delivered the opinion of the court.
The plaintiff-appellant appeals from a judgment order of the Circuit Court of DuPage County entered on *141September 22, 1966, that dismissed his complaint with prejudice and a subsequent order dated January 20, 1967, that overruled his motion for reconsideration and affirmed the prior order.
The plaintiff is the surviving spouse of Chancey Radice, deceased, and the Administrator of her estate with Will Annexed. His complaint alleged that Chancey Radice had during her lifetime surreptitiously transferred various assets owned by the parties jointly into joint accounts with her sister, Jessie Antonacci. The complaint further charged that Chancey had also executed a will that left all her property to her sisters or their children as part of her general scheme to completely disinherit her husband in violation of the laws of descent and of public policy. Finally, the complaint alleged that the assets were transferred to Jessie Antonacci not as her own property but as trustee to effectuate Chancey’s design to circumvent the law of inheritance and asked the court to impose a constructive trust on those assets for the benefit of the estate.
The plaintiff had previously brought his verified petition for a citation on Jessie Antonacci, as respondent, in the probate proceeding pending before the Probate Division of the Circuit Court of DuPage County pursuant to section 183 of the Probate Act. (Ill Rev Stats, c 3, 1965.) A hearing on that petition was apparently held and, on July 27, 1966, the presiding judge of the Probate Division advised the respective counsel by letter of his “determination” that the plaintiff had no interest in various accounts held by Jessie Antonacci as the surviving joint tenant of Chancey Radice. The complaint to establish the trust was filed after receipt of that letter but apparently prior to the entry of any formal order in the probate proceeding.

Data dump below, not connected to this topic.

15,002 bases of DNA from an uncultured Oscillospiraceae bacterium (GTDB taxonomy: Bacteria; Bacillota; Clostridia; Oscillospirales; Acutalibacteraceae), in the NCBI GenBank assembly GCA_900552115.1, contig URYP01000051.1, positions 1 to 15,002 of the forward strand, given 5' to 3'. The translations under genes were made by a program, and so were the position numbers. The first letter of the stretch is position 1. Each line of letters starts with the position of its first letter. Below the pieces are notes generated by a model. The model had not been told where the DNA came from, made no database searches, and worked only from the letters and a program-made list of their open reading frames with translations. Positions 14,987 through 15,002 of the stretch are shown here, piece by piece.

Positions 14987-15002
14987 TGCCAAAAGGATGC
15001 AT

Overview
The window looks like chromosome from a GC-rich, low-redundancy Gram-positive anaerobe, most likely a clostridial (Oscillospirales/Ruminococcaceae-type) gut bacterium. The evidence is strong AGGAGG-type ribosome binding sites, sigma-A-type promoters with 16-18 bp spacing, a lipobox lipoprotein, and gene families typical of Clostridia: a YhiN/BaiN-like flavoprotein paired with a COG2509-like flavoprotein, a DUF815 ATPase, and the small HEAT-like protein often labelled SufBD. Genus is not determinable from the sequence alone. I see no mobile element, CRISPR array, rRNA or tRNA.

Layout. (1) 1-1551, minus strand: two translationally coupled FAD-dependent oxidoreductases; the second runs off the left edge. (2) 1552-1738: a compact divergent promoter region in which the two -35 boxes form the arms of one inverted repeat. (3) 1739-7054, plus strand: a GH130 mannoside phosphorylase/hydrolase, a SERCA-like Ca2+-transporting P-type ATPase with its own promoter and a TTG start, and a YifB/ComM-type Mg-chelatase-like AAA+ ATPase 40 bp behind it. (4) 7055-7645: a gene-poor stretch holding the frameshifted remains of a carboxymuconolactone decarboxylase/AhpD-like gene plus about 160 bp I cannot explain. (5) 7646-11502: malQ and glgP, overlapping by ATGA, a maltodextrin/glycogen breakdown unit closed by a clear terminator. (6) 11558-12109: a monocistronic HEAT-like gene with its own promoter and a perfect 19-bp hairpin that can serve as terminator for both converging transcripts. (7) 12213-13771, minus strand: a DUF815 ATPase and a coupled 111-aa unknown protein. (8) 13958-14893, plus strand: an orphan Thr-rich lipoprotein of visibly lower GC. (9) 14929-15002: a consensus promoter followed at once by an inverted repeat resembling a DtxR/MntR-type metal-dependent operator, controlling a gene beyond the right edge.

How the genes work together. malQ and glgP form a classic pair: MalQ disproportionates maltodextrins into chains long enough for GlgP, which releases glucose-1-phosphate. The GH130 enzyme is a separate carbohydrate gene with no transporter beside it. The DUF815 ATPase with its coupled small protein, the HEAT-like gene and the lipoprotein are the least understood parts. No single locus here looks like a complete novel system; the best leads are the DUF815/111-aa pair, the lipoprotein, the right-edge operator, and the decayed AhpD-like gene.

The defendant filed a special and limited appearance, in the nature of a motion to strike, in the new suit and *142demanded a dismissal of the complaint on the grounds that the Probate Division had already considered the matter and rendered its decision. The trial court dismissed the complaint and stated as follows:
“It is my opinion that subsequent to 1964, with the Probate Court being an arm of the Circuit Court, the Judge in the Probate Court being a circuit judge sitting in the Probate Division, his orders are final and binding orders, that the parties have had their day in Court, that his orders are res ad judicata as to the ownership of the properties in question.”
Section 183 of the Probate Act provides as follows:
“Upon the filing of a verified petition therefor, the court shall order a citation to issue for the appearance before it of any person whom the petitioner believes (1) to have concealed, converted, or embezzled or to have in his possession or control any personal property, books of account, papers, or evidence of debt or title to lands which belonged to a person whose estate is being administered in that court or which belongs to his estate or to his executor, administrator, guardian, or conservator or (2) to have information or knowledge withheld by the respondent from the executor, administrator, guardian, or conservator and needed by the executor, administrator, guardian, or conservator for the recovery of any property by suit or otherwise. The citation shall be served not less than 10 days before the return day designated therein and shall be served and returned in the manner provided for summons in civil cases.”